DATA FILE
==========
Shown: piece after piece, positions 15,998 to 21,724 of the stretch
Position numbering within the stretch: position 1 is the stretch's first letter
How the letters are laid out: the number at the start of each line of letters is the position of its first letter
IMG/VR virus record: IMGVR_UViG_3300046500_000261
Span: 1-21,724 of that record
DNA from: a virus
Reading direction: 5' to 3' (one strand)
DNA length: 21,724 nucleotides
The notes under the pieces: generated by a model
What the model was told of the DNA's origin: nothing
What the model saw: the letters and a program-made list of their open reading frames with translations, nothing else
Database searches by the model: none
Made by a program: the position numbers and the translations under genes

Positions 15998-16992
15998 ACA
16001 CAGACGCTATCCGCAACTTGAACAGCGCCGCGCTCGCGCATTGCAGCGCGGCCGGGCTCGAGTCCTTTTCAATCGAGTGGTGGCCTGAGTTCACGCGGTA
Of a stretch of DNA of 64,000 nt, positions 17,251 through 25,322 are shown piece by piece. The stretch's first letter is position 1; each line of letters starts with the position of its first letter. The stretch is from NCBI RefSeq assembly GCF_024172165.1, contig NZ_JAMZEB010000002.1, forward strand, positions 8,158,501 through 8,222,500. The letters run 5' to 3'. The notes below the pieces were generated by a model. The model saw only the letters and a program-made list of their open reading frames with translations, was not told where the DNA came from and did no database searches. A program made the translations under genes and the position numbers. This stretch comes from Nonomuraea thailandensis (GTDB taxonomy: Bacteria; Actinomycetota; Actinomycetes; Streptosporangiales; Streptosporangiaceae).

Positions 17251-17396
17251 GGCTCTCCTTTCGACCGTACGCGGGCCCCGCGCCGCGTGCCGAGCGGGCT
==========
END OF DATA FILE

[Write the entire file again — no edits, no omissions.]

Shown: piece after piece, positions 15,998 to 21,724 of the stretch
Position numbering within the stretch: position 1 is the stretch's first letter
How the letters are laid out: the number at the start of each line of letters is the position of its first letter
IMG/VR virus record: IMGVR_UViG_3300046500_000261
Span: 1-21,724 of that record
DNA from: a virus
Reading direction: 5' to 3' (one strand)
DNA length: 21,724 nucleotides
The notes under the pieces: generated by a model
What the model was told of the DNA's origin: nothing
What the model saw: the letters and a program-made list of their open reading frames with translations, nothing else
Database searches by the model: none
Made by a program: the position numbers and the translations under genes

Positions 15998-16992
15998 ACA
16001 CAGACGCTATCCGCAACTTGAACAGCGCCGCGCTCGCGCATTGCAGCGCGGCCGGGCTCGAGTCCTTTTCAATCGAGTGGTGGCCTGAGTTCACGCGGTA
Of a stretch of DNA of 64,000 nt, positions 17,251 through 25,322 are shown piece by piece. The stretch's first letter is position 1; each line of letters starts with the position of its first letter. The stretch is from NCBI RefSeq assembly GCF_024172165.1, contig NZ_JAMZEB010000002.1, forward strand, positions 8,158,501 through 8,222,500. The letters run 5' to 3'. The notes below the pieces were generated by a model. The model saw only the letters and a program-made list of their open reading frames with translations, was not told where the DNA came from and did no database searches. A program made the translations under genes and the position numbers. This stretch comes from Nonomuraea thailandensis (GTDB taxonomy: Bacteria; Actinomycetota; Actinomycetes; Streptosporangiales; Streptosporangiaceae).

Positions 17251-17396
17251 GGCTCTCCTTTCGACCGTACGCGGGCCCCGCGCCGCGTGCCGAGCGGGCT